⭐ Games that receive this star have a score of 95% or above. This is purely from a game design perspective and is not in any way related to our morality evaluation.
It’s said to never waste a moment as you never know when it could be the last one. As Catholics, death isn’t the finale – rather, it’s the next step on our journey. However, this doesn’t remove the obligation to do good while we are still here on earth. Spiritfarer reminds you of this.
Spiritfarer was developed and published by Canadian studio Thunder Lotus Games and launched at the beginning of August this year. It is a management sim and sandbox action game. The story begins as we start a journey of the new Spiritfarer called Stella. Her path starts after certain events which are left a mystery. She is the replacement of a previous Spiritfarer, who was known as Charon. You learn what it means to be the Spiritfarer, and quickly get thrown into a world full of wandering souls that need help to reach their final steps.
As a dutiful Spiritfarer, there is never comes a time when you don’t have something that needs getting done. The game manages to make the player feel busy all the time, while keeping you entertained. From getting from point A to point B, doing fun and creative minigames that grant you resources, to meeting new characters and the drama of their lives, the game always manages to keep you enthralled as you learn more to care for your passengers.
You may be wondering, how exactly is this game played? After all, gameplay is key to enjoying a game. Your main goal, as previously said, is to get souls to the Everdoor. Short and simple. Right? Well, wrong. After the prologue, I was given a small boat, which at first had no room for any other passengers but myself. Luckily I soon met my first soul that needed help, and she instructed me on how to upgrade for the boat, and therefore acquire rooms for others. The game in general is pretty intuitive, always helping players get around, so you never have to worry about the possibility of getting stuck. As I began getting souls on board the ship, each would give me a specific set of tasks to complete. One of these was to create a room on the boat on which they would be staying, and to have space for that room I needed to upgrade the boat, which required resources (The gameplay loop relies on the player gathering resources to complete tasks). No worries, though, as you will learn where and how to gather resources as you advance and hear the stories of the souls that come into the boat – and each soul will also teach you how to get the resources needed for the upgrades.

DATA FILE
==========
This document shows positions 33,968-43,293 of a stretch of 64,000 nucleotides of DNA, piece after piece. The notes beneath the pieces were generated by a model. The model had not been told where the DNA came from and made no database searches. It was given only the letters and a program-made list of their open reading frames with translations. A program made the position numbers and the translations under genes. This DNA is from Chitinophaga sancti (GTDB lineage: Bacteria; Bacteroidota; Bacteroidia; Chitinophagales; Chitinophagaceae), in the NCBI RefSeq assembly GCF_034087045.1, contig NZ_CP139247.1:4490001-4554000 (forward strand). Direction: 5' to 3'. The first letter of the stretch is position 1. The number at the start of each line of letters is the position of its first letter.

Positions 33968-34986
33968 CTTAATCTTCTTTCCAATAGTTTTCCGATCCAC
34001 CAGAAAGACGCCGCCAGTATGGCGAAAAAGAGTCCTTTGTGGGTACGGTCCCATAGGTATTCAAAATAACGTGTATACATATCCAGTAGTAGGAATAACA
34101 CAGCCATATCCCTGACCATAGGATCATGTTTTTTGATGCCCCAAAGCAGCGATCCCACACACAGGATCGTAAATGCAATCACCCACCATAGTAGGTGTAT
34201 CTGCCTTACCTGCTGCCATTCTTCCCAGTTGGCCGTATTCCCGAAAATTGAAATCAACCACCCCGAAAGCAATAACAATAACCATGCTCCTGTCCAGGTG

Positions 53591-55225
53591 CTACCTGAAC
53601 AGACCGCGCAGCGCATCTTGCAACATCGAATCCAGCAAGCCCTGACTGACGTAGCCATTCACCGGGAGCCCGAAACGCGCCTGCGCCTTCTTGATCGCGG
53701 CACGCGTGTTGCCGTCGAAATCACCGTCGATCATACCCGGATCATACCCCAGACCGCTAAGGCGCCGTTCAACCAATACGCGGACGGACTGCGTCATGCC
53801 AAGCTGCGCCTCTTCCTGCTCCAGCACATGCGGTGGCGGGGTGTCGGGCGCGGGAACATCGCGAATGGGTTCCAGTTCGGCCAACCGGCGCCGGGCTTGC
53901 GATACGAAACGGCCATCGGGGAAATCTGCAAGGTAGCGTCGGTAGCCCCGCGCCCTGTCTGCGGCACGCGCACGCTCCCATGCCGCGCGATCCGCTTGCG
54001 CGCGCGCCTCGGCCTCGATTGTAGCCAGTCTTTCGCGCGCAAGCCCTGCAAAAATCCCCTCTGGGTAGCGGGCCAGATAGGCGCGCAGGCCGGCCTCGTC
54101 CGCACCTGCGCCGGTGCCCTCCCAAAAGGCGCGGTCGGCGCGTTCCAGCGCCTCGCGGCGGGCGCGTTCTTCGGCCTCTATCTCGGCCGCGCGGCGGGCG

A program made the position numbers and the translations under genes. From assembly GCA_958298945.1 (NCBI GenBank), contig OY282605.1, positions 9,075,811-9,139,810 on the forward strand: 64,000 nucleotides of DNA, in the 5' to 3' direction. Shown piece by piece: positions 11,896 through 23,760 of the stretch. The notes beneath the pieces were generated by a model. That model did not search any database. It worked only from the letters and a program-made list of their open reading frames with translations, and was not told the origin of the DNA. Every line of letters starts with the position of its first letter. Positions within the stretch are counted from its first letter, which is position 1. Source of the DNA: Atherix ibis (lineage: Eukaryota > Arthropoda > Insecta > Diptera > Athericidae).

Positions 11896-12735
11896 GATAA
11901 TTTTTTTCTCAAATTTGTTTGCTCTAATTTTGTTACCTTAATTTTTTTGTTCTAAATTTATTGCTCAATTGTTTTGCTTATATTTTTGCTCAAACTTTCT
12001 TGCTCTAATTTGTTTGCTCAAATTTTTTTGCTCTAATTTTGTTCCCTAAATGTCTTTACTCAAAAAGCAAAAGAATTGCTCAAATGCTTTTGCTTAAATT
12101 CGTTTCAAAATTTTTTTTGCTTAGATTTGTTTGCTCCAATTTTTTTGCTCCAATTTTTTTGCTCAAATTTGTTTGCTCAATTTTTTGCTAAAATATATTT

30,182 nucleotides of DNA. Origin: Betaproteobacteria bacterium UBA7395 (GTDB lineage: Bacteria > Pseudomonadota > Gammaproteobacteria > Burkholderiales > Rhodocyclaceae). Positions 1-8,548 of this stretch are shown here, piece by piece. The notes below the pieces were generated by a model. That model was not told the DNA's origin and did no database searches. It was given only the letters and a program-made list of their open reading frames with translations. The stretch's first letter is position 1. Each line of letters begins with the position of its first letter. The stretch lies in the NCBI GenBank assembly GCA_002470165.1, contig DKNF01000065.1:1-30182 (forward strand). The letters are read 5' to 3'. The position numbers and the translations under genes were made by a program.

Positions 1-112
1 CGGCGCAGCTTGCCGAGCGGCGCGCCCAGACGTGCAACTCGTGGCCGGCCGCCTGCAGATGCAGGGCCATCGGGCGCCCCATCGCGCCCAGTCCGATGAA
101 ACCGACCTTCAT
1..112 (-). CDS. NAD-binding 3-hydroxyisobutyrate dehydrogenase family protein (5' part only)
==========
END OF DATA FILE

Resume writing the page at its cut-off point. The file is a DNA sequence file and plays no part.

However, there might be a bit of a downside to this system, as things can get repetitive with the resource minigames and sometimes I felt like they were at odds with main point of the game. However, it could also have been because at some moments I didn’t focus on any task that didn’t have to do with the upgrades of the boat and rooms – so it might depend on the way you play. The game is also designed in an open world format, so you can travel back and forth from one island to another.
Now, let me tell you about the characters. Some of the NPCs that walk the world only have one line of dialogue and don’t interact with the player much past that. However, not all characters are like this. The genuine treat of the game comes from the characters that we must help crossover the light. Each of them has a personal backstory, and they share this with the player in the way a friend or loved one might. Many of the times I felt as if my grandma or another close relative was the one sharing stories with me of their younger days, secrets of their life, or even deepfelt regrets they never overcame. Once all the characters share their story and you have completed all tasks, the journey comes to an end as everyone shares a final voyage and they come to terms with their lives. Even if you think you won’t cry, be prepared because that last boat ride, because it very well could be full of salty raindrops.
If the cuteness and characters haven’t won you over, it’s atmosphere most definitely will. Tranquil and warmhearted best describe the atmosphere within the game. With soft ocean waves hitting the boat day and night and quiet mornings in which the characters share thier stories, never on any moment was it an agitating ride.
From a Catholic perspective, this game reminded me a lot to my own friendships and relationships. There are so many times through our lives we that tend to forget that this world isn’t permanent, that we are meant to get to the end, close knitted to one another. This game made me question how much I have helped my friends through struggles and if I could do more for them. Us Christians understand that showing them you care with a simple hug or a small treat like really will make a difference. Small things like that are an emphasis on Spiritfarer, because helping someone else doesn’t have to be just about upgrading a boat – it can also be about love.
“I give you a new commandment: Love one another. Just as I have loved you, so also must you love one another. By this, all shall recognize that you are my disciples: if you will have love for one another.” – John 13:34-35
Scoring: 96% ⭐
Moral or Parental Warnings.
Language: Nothing aside from a joke word that is alluding to a swear word
Final notes: It has some topics that parents might want to consider to discuss with their kids as they play. Some serious topics/sins are present in the discussions with characters, such as New Age spirituality, themes of homosexuality, and adultery. None of this are necessarily explored as wrong or right, only mentioned as part of the stories from the characters. The main plot also involves fictitious elements about the afterlife + the nature of life in general.